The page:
Decanted chemistry

The alcohol was removed from the final solution by adding water.  Alcohol is an inorganic substance that contains hydrogen bonding.  Not only will the alcohol dissolve in water over the organic ester solution because likes dissolve likes, but the hydroxyl end of the alcohol will interact with the hydrogen bonding of water; therefore, the organic and inorganic substances will separate.  The ethanoic acid and the sulfuric acid were separated from the ester by adding sodium bicarbonate.  The sodium bicarbonate is very effective in removing acids from solutions.  The carbonate ion reacts with the free H+ ions from the acid to make carbonic acid which dissociates into carbon dioxide and water.  The sodium reacts with the acetate and sulfate ions to produce a salt that will dissolve in water over the organic ester solution.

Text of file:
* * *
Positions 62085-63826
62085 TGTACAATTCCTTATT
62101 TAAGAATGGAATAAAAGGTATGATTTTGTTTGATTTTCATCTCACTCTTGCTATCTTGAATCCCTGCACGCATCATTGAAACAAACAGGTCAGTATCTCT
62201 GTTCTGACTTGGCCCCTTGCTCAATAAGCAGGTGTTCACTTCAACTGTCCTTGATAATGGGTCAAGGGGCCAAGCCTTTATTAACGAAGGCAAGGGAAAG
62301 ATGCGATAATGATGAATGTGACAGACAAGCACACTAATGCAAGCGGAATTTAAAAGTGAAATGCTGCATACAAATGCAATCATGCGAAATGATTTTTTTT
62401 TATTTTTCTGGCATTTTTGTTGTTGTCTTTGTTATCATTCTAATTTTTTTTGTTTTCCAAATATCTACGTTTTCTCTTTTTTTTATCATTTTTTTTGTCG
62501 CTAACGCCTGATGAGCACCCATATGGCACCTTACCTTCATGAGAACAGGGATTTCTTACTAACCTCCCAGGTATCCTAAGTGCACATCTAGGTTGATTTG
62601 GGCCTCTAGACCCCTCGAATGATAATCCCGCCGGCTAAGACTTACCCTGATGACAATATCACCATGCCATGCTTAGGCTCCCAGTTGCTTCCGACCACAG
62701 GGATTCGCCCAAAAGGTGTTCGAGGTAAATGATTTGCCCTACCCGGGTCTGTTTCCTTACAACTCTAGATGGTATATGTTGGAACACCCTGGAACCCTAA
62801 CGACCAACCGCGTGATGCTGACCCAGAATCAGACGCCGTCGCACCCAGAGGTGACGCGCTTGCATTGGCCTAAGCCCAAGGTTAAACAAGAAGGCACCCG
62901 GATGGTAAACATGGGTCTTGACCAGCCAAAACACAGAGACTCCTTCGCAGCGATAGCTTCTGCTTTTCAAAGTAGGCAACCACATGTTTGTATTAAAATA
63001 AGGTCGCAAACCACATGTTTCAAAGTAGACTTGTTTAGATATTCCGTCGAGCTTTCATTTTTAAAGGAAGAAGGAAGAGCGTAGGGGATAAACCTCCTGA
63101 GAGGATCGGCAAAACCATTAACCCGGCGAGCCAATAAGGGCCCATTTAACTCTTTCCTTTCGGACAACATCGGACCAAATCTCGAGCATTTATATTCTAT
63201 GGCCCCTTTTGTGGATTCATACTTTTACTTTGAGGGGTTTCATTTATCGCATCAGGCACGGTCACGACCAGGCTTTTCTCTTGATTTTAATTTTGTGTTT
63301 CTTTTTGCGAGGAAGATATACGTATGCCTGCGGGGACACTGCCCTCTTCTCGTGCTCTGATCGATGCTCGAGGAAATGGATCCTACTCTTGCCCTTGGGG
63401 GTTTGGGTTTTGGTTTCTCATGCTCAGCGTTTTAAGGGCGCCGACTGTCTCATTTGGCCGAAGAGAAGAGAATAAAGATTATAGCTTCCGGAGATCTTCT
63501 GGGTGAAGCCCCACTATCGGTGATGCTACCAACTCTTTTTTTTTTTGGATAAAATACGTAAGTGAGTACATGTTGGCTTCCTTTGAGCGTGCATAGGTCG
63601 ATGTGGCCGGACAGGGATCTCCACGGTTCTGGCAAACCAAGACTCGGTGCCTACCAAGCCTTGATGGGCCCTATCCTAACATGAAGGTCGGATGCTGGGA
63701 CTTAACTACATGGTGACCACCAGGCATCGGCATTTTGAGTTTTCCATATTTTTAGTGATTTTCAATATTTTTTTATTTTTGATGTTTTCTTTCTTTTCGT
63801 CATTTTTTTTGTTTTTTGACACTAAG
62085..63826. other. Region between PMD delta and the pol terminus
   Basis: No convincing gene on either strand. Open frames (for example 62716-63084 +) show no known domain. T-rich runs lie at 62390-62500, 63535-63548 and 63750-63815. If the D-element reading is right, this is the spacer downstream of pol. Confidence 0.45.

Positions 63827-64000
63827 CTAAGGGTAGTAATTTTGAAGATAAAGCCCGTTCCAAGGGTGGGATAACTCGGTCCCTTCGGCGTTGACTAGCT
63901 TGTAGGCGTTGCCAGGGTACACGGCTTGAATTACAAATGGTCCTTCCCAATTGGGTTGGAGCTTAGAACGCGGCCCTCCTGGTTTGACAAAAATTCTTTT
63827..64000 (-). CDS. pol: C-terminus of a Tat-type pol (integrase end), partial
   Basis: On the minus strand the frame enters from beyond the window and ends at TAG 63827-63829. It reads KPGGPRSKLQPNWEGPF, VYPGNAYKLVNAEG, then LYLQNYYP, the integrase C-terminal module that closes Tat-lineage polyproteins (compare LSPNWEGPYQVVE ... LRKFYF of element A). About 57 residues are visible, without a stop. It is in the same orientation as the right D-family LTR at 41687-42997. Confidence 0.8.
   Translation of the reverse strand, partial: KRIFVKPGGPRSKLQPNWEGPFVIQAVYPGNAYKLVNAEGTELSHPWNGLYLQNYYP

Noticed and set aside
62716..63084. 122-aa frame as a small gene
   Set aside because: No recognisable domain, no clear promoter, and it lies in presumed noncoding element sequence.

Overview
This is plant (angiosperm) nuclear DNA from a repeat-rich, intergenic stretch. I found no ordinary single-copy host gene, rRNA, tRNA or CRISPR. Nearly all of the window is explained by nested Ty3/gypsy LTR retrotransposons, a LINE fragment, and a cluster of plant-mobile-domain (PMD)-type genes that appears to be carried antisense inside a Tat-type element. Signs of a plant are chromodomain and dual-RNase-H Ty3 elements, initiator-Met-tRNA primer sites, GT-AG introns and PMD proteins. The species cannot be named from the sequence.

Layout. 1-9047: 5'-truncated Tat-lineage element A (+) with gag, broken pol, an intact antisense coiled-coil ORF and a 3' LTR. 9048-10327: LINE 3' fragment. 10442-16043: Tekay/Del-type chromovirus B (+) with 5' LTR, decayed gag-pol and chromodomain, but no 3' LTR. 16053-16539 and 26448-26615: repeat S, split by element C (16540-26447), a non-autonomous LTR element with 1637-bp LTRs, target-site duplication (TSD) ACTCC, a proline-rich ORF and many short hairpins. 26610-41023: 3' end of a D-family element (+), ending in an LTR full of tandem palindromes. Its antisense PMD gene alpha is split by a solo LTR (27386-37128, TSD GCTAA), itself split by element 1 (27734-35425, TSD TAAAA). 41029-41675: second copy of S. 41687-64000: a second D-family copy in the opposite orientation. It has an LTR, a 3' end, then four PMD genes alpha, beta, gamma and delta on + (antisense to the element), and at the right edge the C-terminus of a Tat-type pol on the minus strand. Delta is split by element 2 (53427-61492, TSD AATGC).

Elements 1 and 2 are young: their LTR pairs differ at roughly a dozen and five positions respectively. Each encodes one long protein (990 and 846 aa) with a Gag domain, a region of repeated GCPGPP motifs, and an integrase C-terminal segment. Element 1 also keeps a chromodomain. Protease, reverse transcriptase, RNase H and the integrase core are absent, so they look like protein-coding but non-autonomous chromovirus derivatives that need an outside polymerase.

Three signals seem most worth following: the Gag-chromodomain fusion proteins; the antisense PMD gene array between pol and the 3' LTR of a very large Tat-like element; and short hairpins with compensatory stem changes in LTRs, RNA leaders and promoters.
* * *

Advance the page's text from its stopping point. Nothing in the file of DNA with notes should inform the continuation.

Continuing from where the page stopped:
Infectious agents of various classes can be observed in urine sediments. In most cases, their significance can be properly assessed only in light of the clinical signs, method of collection, post-collection interval, and other findings in the urinalysis. For instance, urine collected off the floor or some other receptacle could be contaminated by fecal material. Organisms seen in feces (bacteria, Trichuris eggs) may be then misidentified as urinary pathogens. Rarely, organisms that are abundant in peripheral blood may be seen in urine samples with severe blood contamination or hematuria. For example, there have been reports of microfilaria of Dirofilaria immitis being observed in urine of a dog with hematuria and severe microfilaremia due to heartworm infection.

Decanted chemistry

decanted chemistry

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